Canadian non-governmental organizations formed the Halifax Initiative in December, 1994 to ensure that demands for fundamental reform of the international financial institutions (namely the World Bank and the International Monetary Fund (IMF)) would be high on the agenda of the upcoming June, 1995 Group of 7 meeting in Halifax.
The Halifax Initiative is a coalition of development, environment, faith-based, human rights and labour groups.
Members of the Halifax Initiative CoalitionEdit
- Canadian Conference of Catholic Bishops, Social Affairs Office
- Canadian Council for International Co-operation
- Canadian Friends of Burma
- Canadian Labour Congress
- Canadian Auto Workers, Canada Social Justice Fund
- Development and Peace (Canadian Catholic Organization)
- Falls Brook Centre
- KAIROS: Canadian Ecumenical Justice Initiatives
- MiningWatch Canada
- The North-South Institute
- Oxfam Canada
- Oxfam Québec
- RESULTS Canada
- Rights & Democracy
- Social Justice Committee
- Steelworkers, Humanity Fund
- World Inter-Action Mondiale
The Halifax Initiative Coalition was formed in the context of an international movement of non-governmental organizations focused on evaluating the role and record of the Bretton Woods Institutions at the time of their 50th Anniversary. Canadian NGOs formed the Halifax Initiative in December 1994 to ensure that demands for fundamental reform of the international financial institutions (IFIs) were high on the agenda of the Group of 7's 1995 Halifax Summit.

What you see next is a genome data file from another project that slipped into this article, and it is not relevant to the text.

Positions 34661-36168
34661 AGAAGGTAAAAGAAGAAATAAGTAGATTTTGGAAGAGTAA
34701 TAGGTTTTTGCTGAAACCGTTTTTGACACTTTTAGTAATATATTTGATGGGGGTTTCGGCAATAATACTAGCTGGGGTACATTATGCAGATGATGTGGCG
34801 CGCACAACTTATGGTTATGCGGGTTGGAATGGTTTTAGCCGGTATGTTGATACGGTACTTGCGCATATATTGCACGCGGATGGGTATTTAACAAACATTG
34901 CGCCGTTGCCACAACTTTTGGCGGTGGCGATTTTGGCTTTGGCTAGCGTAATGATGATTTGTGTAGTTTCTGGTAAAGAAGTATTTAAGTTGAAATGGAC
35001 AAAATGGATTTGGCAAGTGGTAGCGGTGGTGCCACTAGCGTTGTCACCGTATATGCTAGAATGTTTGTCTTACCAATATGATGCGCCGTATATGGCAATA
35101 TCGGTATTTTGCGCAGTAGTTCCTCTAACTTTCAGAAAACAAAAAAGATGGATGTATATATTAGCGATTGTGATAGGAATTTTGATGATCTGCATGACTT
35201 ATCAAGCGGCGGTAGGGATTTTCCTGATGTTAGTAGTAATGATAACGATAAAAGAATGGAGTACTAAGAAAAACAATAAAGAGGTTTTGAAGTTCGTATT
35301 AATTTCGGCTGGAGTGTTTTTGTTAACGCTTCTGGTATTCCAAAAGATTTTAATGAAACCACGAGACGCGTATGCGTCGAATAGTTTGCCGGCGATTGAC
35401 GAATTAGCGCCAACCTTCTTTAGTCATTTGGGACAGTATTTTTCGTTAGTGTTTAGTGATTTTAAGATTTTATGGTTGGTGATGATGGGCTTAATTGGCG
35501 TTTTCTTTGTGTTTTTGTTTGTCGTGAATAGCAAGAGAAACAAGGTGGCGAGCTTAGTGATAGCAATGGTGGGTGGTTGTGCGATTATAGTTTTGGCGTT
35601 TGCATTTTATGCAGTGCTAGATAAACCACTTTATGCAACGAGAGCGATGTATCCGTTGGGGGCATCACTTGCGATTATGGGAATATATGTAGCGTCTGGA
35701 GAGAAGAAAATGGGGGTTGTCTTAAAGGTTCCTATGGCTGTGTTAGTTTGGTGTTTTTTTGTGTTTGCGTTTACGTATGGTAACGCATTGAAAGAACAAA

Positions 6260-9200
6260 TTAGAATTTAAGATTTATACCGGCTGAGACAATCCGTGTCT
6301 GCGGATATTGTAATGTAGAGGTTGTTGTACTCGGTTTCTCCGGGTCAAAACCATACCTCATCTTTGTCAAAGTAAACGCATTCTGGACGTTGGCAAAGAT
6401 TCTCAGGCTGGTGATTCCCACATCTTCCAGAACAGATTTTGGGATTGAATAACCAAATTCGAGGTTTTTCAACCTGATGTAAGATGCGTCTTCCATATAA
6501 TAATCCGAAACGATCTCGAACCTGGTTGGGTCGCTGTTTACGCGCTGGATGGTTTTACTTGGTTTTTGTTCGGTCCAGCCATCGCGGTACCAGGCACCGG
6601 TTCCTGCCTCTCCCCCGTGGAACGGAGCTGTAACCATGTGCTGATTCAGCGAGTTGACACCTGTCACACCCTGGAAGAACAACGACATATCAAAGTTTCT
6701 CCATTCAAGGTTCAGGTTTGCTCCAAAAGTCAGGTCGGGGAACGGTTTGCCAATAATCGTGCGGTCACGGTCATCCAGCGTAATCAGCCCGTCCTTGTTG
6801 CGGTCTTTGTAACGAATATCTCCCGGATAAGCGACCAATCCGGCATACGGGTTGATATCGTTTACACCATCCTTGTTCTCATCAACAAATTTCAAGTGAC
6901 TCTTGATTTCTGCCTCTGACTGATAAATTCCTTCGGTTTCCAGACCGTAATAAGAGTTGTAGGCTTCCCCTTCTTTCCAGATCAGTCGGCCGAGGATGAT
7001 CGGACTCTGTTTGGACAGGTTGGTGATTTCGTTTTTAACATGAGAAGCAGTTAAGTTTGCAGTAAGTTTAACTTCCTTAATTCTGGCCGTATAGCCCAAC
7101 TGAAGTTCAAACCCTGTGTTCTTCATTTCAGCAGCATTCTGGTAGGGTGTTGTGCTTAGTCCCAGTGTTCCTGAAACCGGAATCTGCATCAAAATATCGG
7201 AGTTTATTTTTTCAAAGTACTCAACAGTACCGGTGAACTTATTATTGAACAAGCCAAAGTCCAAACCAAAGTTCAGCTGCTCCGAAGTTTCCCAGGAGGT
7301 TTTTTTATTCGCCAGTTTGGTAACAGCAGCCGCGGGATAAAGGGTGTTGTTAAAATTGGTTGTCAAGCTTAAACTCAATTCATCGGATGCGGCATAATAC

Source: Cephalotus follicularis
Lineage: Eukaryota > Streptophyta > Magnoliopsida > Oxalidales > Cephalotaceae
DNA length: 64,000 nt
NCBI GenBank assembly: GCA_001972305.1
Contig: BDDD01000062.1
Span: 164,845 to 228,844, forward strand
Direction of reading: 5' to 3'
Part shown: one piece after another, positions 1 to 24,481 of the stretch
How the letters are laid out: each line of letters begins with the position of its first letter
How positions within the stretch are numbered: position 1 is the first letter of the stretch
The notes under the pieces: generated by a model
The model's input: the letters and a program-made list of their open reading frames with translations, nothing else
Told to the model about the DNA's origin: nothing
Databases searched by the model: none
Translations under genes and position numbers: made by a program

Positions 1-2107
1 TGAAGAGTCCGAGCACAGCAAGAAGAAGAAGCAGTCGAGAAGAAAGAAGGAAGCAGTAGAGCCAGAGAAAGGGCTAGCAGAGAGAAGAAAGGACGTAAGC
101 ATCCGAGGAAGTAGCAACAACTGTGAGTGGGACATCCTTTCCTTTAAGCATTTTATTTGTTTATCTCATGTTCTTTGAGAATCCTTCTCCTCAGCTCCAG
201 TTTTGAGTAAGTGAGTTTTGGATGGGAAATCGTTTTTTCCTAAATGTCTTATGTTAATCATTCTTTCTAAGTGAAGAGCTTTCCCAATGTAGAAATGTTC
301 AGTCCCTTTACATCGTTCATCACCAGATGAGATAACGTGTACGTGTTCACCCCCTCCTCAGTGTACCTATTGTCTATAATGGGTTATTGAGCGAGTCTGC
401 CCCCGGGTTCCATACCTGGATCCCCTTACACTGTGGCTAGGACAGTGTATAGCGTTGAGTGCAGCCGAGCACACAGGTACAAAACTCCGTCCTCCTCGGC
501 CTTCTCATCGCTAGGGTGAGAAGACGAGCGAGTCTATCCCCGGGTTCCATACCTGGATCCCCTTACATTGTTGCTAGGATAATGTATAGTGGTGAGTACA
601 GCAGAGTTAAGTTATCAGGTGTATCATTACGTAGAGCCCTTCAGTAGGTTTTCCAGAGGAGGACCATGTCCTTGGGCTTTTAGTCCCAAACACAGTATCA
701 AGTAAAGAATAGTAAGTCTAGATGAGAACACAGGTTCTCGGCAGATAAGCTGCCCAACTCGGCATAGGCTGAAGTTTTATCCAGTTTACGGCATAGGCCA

Today, the Halifax Initiative is a liberal coalition of 19 development, environment, faith-based, human rights and labour groups, and has established itself as the Canadian presence for liberal public interest advocacy and education on IFI reform. Since their beginnings in 1994, they have worked through research, education, advocacy and alliance-building to fundamentally transform the international financial system and its institutions to achieve poverty eradication, environmental sustainability and an equitable re-distribution of wealth.
The coalition's work is focused on issues of:
- debt cancellation (developing countries' debt) and conditionality;
- the reform of the World Bank, the IMF and export credit agencies’ social, environmental and human rights policies and practice, with an emphasis on the mining and resource extraction sectors;
- halting structural adjustment programmes, with a focus on forced privatization; and
- mechanisms designed to control international currency speculation.
Over the past fifteen years, the support of their members has proven essential to the success of meeting the Coalition's objectives.
Since December 1994, the Halifax Initiative has built public and policy-maker support for reform of IFIs. Some results from their efforts include the following:
Canada was the first among the Group of 7 to cancel the debt of some of the poorest and most indebted countries, and played a key role in deepening debt relief offered by the World Bank and the IMF.
World Bank accountabilityEdit
Halifax Initiative has also been involved in World Bank accountability. Canada was instrumental in the revival of the Inspection Panel in 1999 and in the creation of the Independent Evaluation Office of the IMF in 2000, two key mechanisms for increasing public accountability in the Institutions.
Global financial architectureEdit